This mortal life has many purposes. One of those purposes is to act as proving grounds and see whether we will do everything that God requires of us. If we faithfully preform our God-given duties, we will have proven ourselves worthy of inheriting God's kingdom. We must be tested on the most primal level, so that the very core of our nature is revealed. If we remembered our lives before mortality, the proving process wouldn't work as needed. Therefore, there is a "veil of forgetfulness" that stops us from remembering our lives before mortality.

When you combine the natural difficulty of morality (with its temptations and afflictions) with human agency and the veil of forgetfulness, you have a recipe for potential disaster. Even with a Savior, many men and women would choose to reject the truth of God for various reasons. Some would even, after having been fully healed by Christ and brought into His presence again, reject God and thereby damn themselves eternally. A portion of humankind would be lost.

God made us aware of this fact before the Earth was created. We entered into this trial willingly, fully informed of the trials that awaited us. The fact that some would be lost, however, was alarming to a number of God's children. This created a division where Lucifer led a contingent of God's children in rebellion against God and Christ. At the center of the conflict was agency itself: Lucifer claimed that, if given the power, he could remove man's agency and force everyone to do good. That way, Lucifer claimed, every spirit would return to live with God and none would be lost. It is written that a "third part" of God's children sided with Lucifer. They lost the conflict, however, and were subsequently cast out of heaven into the Earth.

The story of Adam and Eve in the Garden of Eden is symbolic; it's not a literal history of the beginning of mankind. It is meant to convey to us the truths we need to believe to understand our place in the world and how we relate to God. According to that allegory, God created the Earth and the Garden of Eden and put Adam in the Garden. God gave Adam certain commandments that had to do with what to eat and not to eat (tree of life: good; tree of knowledge of good and evil: bad) and then created Eve. Adam and Eve were both innocent in the beginning, like little children, and didn't know the difference between good and evil. Adam relayed God's commandments to Eve, but Satan (or "adversary", as Lucifer was now known after his fall) tempted Eve and convinced her to take the fruit of the tree of knowledge of good and evil. After partaking of the fruit, she convinced Adam to partake as well and they both learned the difference between right and wrong.

As a result of transgressing God's command not to eat the fruit of the tree of knowledge of good and evil, Adam and Eve were expelled from the Garden of Eden. They began to have children and, after a time, angels appeared to Adam and taught him the Gospel of Jesus Christ: that Jesus Christ would be born into mortality, at some point, and live and die as a propitiation for Adam's transgression and the sins of all mankind.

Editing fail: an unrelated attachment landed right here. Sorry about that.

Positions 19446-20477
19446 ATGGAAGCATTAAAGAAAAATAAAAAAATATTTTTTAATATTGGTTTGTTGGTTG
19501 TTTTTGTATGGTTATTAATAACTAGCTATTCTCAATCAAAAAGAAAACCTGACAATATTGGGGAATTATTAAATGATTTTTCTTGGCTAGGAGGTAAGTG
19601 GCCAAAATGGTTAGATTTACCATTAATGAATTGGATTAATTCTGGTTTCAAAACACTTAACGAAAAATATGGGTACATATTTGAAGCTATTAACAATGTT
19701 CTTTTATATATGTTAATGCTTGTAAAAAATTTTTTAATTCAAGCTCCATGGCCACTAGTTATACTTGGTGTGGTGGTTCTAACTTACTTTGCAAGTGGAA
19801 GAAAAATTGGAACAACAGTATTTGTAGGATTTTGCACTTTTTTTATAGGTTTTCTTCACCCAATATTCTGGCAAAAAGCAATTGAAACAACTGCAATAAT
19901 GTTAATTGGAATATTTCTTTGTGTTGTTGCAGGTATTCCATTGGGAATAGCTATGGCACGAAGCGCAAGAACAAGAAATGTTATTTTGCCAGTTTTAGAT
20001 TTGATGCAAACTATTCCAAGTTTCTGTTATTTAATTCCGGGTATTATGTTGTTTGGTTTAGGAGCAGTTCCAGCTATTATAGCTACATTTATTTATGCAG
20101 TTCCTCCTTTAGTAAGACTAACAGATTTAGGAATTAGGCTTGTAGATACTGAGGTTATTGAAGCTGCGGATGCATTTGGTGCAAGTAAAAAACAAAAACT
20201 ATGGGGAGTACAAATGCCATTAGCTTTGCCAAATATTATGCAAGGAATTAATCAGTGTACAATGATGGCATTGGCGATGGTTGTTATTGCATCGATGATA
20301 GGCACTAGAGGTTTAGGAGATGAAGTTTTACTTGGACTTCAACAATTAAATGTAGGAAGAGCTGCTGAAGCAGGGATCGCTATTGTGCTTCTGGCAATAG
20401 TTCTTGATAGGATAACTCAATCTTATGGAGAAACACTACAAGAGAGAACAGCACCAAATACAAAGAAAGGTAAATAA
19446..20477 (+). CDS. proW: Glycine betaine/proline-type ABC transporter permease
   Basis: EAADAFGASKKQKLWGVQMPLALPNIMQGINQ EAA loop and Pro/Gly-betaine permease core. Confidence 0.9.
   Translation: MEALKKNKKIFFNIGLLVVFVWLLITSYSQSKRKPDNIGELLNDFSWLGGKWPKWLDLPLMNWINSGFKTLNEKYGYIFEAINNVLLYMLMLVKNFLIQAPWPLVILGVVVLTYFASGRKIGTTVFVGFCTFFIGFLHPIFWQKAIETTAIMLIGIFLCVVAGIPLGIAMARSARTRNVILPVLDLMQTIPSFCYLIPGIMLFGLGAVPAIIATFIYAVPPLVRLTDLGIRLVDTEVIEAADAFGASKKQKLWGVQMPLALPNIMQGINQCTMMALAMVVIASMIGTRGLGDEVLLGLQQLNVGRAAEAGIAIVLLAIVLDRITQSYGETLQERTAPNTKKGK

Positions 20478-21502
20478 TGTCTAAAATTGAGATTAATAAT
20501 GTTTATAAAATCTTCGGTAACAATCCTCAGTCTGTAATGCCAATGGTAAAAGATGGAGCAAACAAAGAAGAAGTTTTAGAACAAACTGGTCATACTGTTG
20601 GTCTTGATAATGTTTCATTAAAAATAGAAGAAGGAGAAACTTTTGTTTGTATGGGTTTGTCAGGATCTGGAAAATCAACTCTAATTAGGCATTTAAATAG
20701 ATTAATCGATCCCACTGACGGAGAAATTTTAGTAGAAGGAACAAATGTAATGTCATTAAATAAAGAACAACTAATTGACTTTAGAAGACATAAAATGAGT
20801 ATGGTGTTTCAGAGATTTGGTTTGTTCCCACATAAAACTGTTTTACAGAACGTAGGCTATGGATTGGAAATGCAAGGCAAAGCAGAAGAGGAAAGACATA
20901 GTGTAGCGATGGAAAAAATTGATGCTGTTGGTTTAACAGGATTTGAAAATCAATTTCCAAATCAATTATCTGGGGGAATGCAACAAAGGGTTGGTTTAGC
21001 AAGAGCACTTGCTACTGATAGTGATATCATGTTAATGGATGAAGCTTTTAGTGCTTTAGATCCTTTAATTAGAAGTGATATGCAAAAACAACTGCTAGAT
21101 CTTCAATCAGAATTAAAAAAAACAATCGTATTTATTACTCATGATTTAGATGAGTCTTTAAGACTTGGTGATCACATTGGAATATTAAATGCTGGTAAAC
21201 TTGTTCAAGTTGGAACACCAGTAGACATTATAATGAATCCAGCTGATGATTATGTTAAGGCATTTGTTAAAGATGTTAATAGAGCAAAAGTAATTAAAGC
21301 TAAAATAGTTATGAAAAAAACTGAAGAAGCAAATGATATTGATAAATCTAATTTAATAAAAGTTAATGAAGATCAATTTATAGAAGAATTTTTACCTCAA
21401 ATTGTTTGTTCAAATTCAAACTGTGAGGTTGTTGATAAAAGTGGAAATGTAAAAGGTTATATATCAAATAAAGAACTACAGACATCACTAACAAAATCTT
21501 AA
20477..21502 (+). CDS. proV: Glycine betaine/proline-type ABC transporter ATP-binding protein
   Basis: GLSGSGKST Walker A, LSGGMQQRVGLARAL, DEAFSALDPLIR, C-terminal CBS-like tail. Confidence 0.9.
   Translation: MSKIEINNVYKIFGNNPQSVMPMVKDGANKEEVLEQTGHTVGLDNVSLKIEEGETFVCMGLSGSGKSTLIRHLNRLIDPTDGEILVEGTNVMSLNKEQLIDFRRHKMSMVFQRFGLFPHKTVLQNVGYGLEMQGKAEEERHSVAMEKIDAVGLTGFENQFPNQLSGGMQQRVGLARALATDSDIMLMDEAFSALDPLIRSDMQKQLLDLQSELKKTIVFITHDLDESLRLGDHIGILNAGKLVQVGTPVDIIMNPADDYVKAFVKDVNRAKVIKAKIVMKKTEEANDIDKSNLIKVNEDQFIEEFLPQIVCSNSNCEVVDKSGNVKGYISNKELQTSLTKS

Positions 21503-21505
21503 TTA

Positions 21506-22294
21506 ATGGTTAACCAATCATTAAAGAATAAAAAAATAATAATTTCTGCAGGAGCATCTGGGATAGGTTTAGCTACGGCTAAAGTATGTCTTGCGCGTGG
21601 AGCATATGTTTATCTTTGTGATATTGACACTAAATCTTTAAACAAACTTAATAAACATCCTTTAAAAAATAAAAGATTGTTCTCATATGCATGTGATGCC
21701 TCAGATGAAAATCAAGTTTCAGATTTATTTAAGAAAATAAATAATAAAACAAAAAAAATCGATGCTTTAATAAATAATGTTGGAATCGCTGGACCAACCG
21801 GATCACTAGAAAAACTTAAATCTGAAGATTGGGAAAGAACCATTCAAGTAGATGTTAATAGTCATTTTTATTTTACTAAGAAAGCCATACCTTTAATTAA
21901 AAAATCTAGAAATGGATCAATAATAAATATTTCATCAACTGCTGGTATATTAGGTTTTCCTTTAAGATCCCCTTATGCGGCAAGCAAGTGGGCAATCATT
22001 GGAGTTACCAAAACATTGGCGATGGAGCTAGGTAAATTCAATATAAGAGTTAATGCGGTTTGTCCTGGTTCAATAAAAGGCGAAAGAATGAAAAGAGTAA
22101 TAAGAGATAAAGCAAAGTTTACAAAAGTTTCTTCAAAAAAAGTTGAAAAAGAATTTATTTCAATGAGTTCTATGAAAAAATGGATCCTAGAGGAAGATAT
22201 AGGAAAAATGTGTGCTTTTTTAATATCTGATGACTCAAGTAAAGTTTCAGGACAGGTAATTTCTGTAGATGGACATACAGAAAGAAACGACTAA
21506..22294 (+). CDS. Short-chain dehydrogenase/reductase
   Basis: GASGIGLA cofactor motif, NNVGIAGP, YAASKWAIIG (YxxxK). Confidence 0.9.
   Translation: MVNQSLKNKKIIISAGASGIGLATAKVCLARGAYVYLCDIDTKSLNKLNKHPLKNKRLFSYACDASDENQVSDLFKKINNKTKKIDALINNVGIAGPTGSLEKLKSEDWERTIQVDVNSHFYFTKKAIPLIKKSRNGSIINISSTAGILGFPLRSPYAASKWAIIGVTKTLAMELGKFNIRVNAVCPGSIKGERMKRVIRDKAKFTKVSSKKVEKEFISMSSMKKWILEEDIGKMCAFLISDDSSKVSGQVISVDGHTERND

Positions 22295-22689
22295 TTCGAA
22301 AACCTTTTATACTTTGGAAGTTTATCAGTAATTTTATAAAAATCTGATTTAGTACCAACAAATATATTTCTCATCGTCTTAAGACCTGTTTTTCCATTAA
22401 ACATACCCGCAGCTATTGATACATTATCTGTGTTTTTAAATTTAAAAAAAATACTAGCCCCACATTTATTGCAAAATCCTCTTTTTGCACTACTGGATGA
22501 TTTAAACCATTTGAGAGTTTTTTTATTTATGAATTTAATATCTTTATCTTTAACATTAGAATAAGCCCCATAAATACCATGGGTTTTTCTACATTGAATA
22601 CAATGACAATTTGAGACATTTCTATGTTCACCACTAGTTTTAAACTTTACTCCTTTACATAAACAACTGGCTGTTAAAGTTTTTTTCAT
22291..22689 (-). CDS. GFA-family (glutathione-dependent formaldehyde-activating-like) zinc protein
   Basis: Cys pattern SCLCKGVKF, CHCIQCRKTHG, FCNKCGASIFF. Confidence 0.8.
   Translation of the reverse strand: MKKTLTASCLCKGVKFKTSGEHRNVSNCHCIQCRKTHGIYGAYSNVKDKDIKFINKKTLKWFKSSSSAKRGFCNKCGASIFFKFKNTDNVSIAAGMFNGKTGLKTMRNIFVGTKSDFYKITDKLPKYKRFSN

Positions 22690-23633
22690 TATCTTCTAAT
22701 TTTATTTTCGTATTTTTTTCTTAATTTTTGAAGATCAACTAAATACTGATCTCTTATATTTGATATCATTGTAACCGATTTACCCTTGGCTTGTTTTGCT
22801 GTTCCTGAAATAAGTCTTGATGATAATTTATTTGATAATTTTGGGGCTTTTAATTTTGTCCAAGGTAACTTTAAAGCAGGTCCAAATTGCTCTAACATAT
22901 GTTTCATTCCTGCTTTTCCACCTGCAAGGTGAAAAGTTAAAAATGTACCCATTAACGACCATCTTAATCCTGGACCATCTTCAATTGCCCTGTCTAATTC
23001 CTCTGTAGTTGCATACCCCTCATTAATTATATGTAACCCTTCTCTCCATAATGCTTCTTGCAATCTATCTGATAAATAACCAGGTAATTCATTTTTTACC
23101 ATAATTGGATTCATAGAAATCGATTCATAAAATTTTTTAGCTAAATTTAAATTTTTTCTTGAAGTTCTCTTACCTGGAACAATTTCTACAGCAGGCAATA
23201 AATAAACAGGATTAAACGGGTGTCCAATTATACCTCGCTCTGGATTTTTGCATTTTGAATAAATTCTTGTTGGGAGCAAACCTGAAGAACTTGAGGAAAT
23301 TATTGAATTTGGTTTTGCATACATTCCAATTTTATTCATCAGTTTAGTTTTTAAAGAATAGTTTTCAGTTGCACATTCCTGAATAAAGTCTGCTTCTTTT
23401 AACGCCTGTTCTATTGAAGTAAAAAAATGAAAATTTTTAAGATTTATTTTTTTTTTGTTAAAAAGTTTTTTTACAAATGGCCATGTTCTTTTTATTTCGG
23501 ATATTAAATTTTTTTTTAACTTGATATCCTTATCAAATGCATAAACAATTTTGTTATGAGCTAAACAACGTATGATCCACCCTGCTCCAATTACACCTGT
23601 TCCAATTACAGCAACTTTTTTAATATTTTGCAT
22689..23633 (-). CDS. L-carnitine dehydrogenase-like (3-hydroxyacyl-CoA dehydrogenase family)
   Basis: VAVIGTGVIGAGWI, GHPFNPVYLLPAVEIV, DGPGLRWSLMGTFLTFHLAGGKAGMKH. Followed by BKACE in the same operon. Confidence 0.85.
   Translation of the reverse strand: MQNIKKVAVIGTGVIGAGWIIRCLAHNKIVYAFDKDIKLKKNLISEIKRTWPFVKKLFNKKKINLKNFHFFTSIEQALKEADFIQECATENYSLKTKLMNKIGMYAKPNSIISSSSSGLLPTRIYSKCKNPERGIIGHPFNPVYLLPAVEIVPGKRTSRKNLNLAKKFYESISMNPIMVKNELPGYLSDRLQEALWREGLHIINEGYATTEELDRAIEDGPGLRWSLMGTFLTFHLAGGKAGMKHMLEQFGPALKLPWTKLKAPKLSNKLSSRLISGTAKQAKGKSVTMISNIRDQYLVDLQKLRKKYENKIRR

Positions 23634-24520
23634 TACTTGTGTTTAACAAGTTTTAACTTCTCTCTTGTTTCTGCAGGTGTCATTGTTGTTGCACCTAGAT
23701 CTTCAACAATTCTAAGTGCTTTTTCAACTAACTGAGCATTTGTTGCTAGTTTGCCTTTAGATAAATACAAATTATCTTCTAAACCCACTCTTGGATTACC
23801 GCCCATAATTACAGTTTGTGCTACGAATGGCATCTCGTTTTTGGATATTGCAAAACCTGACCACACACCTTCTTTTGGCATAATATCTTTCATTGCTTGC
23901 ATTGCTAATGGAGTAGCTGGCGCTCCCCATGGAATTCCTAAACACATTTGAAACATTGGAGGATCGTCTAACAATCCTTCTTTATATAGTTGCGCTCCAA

The Gospel of Jesus Christ is simple, and is explained, by Christ, in 3 Nephi 27:13-21:

13 [T]his is the gospel which I have given unto you—that I came into the world to do the will of my Father, because my Father sent me.
 14 And my Father sent me that I might be lifted up upon the cross; and after that I had been lifted up upon the cross, that I might draw all men unto me, that as I have been lifted up by men even so should men be lifted up by the Father, to stand before me, to be judged of their works, whether they be good or whether they be evil—

 15 And for this cause have I been lifted up; therefore, according to the power of the Father I will draw all men unto me, that they may be judged according to their works.

 16 And it shall come to pass, that whoso repenteth and is baptized in my name shall be filled; and if he endureth to the end, behold, him will I hold guiltless before my Father at that day when I shall stand to judge the world.

 17 And he that endureth not unto the end, the same is he that is also hewn down and cast into the fire, from whence they can no more return, because of the justice of the Father.

 18 And this is the word which he hath given unto the children of men. And for this cause he fulfilleth the words which he hath given, and he lieth not, but fulfilleth all his words.

 19 And no unclean thing can enter into his kingdom; therefore nothing entereth into his rest save it be those who have washed their garments in my blood, because of their faith, and the repentance of all their sins, and their faithfulness unto the end.

 20 Now this is the commandment: Repent, all ye ends of the earth, and come unto me and be baptized in my name, that ye may be sanctified by the reception of the Holy Ghost, that ye may stand spotless before me at the last day.
 21 Verily, verily, I say unto you, this is my gospel[.]

That, in a nutshell, is the plan of happiness: despite our sins, personal failures, and sadness in life we can be forgiven and healed through the mercy of God. That healing and forgiveness comes through following the commandments of Jesus Christ, who is our advocate with God.

No comments:

Post a Comment